Writing for the Web
People read differently on the web. To get your message across, you need to write differently too.
How is it different?
Most people don't read word-for-word on the web. They skim, they scan, they quickly search the page for the specific information they're seeking.
There are two key reasons why we read this way online:
1. It's physically more difficult.
- Reading a screen is slower than reading a printed page.
- It's more fatiguing to the eyes.
2. Online readers are on a mission.
- They're probably busy and distracted (and most likely reading on a mobile device).
- They're on a quest for specific information, and they'll go elsewhere if they don't find it quickly.
Good web writing is...
- Scannable. Break up long paragraphs into shorter ones, and use bulleted lists and helpful subtitles to help make your content easier to absorb at a glance.
- Inverted. Put results, conclusions, or must-know information in your first paragraph, or start with a preview of what you're going to say.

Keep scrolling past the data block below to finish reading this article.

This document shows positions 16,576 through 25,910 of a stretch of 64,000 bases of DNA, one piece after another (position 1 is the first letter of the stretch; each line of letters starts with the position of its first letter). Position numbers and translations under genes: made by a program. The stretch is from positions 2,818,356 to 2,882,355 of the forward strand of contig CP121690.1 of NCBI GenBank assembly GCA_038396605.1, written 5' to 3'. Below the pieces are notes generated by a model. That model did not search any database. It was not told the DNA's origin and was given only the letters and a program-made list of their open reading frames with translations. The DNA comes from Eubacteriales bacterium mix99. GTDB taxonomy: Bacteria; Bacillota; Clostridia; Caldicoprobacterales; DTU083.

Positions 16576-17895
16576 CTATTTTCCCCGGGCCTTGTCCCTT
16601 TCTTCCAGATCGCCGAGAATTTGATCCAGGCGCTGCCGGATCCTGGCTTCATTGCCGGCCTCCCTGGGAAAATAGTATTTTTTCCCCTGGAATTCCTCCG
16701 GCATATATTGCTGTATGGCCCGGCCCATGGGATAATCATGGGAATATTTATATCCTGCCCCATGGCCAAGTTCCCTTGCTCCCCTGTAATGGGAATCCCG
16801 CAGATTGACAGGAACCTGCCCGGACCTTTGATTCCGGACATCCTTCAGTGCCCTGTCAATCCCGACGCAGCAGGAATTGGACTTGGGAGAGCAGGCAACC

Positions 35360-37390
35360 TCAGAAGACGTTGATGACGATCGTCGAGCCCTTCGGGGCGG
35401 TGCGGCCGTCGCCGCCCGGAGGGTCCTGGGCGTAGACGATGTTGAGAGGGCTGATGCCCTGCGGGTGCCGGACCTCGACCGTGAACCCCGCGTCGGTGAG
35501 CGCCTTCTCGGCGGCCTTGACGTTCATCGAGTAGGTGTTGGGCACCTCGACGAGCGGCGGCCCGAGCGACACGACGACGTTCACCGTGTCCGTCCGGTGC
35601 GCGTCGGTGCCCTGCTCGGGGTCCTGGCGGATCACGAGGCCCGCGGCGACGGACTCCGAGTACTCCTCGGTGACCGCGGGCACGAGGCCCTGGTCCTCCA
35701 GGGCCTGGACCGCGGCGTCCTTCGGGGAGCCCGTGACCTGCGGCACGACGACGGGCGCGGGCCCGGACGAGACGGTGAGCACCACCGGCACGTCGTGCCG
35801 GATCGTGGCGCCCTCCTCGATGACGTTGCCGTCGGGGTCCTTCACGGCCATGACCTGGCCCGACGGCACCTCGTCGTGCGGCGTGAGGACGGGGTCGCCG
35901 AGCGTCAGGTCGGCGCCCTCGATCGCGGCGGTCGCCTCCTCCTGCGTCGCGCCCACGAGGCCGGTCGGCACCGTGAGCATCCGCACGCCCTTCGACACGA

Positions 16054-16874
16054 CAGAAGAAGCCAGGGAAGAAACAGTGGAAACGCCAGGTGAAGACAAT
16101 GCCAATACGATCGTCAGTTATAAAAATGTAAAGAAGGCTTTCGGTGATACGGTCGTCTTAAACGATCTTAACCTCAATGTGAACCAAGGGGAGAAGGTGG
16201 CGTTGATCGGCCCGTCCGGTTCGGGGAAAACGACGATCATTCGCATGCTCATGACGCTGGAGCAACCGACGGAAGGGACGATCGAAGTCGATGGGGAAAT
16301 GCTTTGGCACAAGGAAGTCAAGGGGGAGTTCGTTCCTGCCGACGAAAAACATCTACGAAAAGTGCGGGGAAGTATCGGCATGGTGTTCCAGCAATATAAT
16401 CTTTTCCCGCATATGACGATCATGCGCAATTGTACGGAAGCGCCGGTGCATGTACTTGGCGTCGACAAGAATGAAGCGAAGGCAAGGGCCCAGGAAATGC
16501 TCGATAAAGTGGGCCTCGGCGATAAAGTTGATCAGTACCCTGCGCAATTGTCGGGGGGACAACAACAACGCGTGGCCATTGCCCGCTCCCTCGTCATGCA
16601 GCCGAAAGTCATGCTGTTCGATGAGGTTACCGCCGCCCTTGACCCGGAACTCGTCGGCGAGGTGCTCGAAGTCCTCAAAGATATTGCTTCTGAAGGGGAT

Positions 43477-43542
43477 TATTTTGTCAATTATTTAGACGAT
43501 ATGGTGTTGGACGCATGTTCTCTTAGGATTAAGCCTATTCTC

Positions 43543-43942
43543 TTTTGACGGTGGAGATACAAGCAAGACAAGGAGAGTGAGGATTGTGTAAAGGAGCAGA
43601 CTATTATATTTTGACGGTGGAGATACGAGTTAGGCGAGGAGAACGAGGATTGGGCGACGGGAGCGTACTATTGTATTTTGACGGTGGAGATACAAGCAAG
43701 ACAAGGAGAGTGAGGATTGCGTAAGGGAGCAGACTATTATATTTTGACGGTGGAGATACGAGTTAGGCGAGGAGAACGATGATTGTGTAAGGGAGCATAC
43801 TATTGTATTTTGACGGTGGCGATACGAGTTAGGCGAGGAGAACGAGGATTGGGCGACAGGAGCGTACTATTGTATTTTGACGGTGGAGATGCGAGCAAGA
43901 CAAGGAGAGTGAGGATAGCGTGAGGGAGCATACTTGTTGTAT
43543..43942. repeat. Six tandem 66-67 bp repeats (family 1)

- Concise. Use short words, short sentences, and short paragraphs (one idea per paragraph). And if it can be in a list, make it a list.
- Focused. Don't overload a single web page with multiple topics. If you have information on many different subjects, use a top-level page that quickly directs "traffic" to sub-pages for each topic.
- Real. Avoid jargon, marketing-speak, and "impressive" language. Keep your messages direct and your language objective and honest.
- Error-free. It's harder to catch errors on a screen. Ask someone else to proofread your copy, or try reading it out loud.
- Reading on the Web
Learn about people's online reading habits, courtesy of web usability guru Jakob Nielsen.
- Lazy Eyes: How We Read Online
A humorous, but spot-on summary of the best research about online readers
- Why Writing Like a College Student Will Kill You Online
The academic writing style has its place in the ivy-coated corners of the world. But it doesn’t belong on the web.
- Web Writing for Many Interest Levels
How to write for every audience, from the completely uninterested to the most dedicated reader.
- Web Writing That Works
Six detailed, thorough, and research-based strategies for effective web writing. (An old article on an ugly website, but the content is still good!)
- Why Your Links Should Never Say "Click Here"
The words you use in your links matter to your readers. Take the time to do the right thing.
- The Internet Is A Zoo (Infographic)
The ideal length of everything online: as long as it takes to convey the message, and no longer.